Two Different Groups of Artists Mock Consumers' Obsession With Luxury
A collection by Big-game for +41
Above; Elric Petit, Augustin Scott de Martinville and Grégoire Jeanmonod met at ECAL, in Lausanne. Respectively Belgian, French and Swiss, they developed a common approach and soon they formed a close team and in 2004, Big Game was born.
After the success of their first collection “HERITAGE IN PROGRESS” in 2005, Big-game came back with a new collection presented at the Köln imm fair in 2006.
Once again, the members of Big-game surprise us by creating a series of jewels for +41, a young Swiss fashion brand with a stellar reputation amongst the connoisseurs.
In their latest collection, Big-game questions the meaning of accessories and offers new alternatives to jewelry. This series of objects entitled “NEW RICH” results from the confrontation between mass products and luxury.
NEW RICH (as described by the artists)- Mass products meet luxury
When gold replaces plastic, democratic and functional objects become exclusive in a subtle way.
“We’ve picked standard, universal products, and replaced a part of each object by an equivalent in gold”, explains Elric Petit. “We love the shrewd blend between the down-to-earth functionalism of mass-products and the ultimate precious material: gold”
The scenography of Big-game’s exhibition in Köln reflects this ambiguity as it is inspired by black-market peddlers. The black suitcase that serves as a display stand for the objects is regularly carried around the fair grounds to meet visitors.
“Why buy a luxury lighter when you can have a deluxe BIC lighter?” asks Grégoire Jeanmonod. "Pimp your Bic pen, Apple headphones, Bic lighter, Swatch watch, brummagem jewellery and drawing pins with the “New Rich” collection!"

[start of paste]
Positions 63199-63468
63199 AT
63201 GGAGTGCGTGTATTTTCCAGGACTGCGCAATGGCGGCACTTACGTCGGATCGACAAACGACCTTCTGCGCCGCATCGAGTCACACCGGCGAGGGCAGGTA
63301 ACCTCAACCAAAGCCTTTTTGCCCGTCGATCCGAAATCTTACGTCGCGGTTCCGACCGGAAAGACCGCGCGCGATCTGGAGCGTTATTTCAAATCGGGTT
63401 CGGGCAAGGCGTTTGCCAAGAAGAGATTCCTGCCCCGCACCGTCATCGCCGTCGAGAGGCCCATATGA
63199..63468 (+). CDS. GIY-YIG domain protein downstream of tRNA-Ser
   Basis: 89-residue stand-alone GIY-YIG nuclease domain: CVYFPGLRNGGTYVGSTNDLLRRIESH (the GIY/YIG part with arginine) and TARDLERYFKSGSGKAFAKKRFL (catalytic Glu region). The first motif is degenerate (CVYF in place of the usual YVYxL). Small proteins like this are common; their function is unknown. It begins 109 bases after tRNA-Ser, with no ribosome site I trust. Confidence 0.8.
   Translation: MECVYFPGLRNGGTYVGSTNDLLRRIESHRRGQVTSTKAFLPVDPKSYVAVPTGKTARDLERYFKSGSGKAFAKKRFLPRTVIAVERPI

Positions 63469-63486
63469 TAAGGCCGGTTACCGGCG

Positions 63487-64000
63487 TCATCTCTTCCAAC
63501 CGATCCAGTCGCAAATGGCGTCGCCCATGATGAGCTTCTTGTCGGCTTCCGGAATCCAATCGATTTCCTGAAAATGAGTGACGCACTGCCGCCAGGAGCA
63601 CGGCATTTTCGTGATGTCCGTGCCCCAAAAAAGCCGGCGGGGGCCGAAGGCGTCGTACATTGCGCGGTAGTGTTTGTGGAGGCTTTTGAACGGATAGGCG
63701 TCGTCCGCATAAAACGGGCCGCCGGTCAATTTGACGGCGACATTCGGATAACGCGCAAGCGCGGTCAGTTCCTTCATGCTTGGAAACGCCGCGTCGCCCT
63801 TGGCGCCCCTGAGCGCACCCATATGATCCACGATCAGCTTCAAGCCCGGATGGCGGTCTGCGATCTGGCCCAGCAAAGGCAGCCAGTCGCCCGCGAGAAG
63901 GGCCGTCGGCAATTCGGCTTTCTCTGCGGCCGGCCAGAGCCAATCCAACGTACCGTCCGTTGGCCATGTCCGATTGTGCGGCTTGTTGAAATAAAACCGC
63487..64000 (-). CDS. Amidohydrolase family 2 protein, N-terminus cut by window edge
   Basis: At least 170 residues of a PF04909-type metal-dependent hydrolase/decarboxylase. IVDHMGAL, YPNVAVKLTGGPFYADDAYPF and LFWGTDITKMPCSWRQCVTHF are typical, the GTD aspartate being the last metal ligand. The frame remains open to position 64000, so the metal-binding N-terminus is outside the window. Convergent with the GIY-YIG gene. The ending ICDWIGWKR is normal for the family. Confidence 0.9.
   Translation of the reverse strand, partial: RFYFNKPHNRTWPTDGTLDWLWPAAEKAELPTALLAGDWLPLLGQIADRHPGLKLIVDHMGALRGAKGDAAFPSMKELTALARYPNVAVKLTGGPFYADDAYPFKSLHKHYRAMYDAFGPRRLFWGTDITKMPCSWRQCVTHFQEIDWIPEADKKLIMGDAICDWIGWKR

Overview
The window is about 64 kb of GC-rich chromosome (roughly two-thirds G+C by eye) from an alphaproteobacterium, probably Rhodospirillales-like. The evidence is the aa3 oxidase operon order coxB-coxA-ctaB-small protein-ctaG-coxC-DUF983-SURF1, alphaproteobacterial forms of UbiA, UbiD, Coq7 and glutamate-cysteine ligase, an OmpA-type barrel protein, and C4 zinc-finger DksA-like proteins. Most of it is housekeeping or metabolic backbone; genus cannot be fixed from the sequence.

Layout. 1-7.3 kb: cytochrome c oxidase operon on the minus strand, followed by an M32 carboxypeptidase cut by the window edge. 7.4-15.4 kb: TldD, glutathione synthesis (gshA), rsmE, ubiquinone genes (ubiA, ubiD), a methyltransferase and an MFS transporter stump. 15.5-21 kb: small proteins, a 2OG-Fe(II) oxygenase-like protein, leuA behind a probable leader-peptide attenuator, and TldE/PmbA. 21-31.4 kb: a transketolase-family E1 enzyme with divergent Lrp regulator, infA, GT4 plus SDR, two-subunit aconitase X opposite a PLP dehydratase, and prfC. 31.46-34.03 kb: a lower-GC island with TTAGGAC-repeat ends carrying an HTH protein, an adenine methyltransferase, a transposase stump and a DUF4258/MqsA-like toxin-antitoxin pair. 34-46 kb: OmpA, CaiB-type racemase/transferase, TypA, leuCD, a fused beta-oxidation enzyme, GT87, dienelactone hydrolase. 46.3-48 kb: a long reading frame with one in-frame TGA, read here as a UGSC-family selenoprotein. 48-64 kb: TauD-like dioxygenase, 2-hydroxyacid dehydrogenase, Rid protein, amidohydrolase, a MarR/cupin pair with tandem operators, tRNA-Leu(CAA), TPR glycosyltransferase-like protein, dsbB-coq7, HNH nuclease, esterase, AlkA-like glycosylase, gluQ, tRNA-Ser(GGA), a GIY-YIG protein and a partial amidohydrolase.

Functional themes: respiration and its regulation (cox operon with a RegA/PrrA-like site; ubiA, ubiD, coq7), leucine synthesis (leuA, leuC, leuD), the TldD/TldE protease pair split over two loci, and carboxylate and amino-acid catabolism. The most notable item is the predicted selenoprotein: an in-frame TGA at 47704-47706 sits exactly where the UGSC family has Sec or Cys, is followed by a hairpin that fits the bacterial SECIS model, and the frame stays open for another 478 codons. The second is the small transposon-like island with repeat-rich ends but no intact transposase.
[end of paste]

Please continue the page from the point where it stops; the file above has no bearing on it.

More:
The Swatch has democratized watches as it offered a reliable and affordable alternative to luxurious timepieces. Here, Big-game substitutes a simple loop on the wristband by a golden version, making the object exclusive.
The BIC ball-point pen is an icon of democratic design. “We love the cap” explains Augustin Scott de Martinville, “it’s such a strong recognition factor”. Big-game’s version of the pen has a golden cap and – as it emerges from the pocket of its owner – becomes a jewel mocking luxury pen.
Over the last few years, the white Apple headphones have become an archetype. Here, Big-game replaces the plastic component holding together the two earphones by a golden one. This part thus becomes a pendant.
A plastic piece of jewellery can have some true qualities but will always suffer from a mediocre image. With the golden price tag, it suddenly becomes a truly valuable object!
Playing with the tradition of lighters being luxury objects, Big-game exchanges the BIC lighter’s plastic push-button with a golden one. This well thought mass-product becomes exclusive while staying functional.
Using push pins is the simplest way to fix something on the wall. Why choose a complicated solution in the name of luxury? A golden push pin will do!
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Now, Big Game is not the only creative minds to marry luxury with mass marketing. When it comes to creating products that mock consumerism and society's obsession with wealth and luxury it's hard to top Tobias Wong and Ken Courtney (aka Ju$t Another Rich Kid).
Tobias Wong and Ju$t another Rich Kid had created similar items based on a similar philosophy.
They call their collection "Indulgences"
Tobias Wong with fellow designer Ken Courtney, of Ju$t Another Rich Kid fame, also combined well-recognized symbols of mass consumption with qualities associated with wealth, luxury, and excess.
The duo took McDonald's classic coffee stirrer as well as the Playboy Bunny Swizzle Stick, both of the '70s — and notoriously used as drug paraphernalia — and cast them in gold, drawing attention befitting to their lesser known use.
Below are their Coke Spoon 1 and Coke Spoon 03, gold examples of everyday items also recognized as drug paraphenalia.
Other products include a Murdered Skull Pendant with diamond teeth, and capsules of gold flakes that when ingested turn excrement into gold.
Tobias Wong and Ju$t Another Rich Kid's products (coke spoon, swizzle sticks, murdered skull pendant and pills) are actually available for purchase at the following places, just click on the name to go:
Despite mocking the consumer, there's irony in the fact that people shell out a couple hundred bucks for these pieces of 'art', further illustrating the philosophy behind them.
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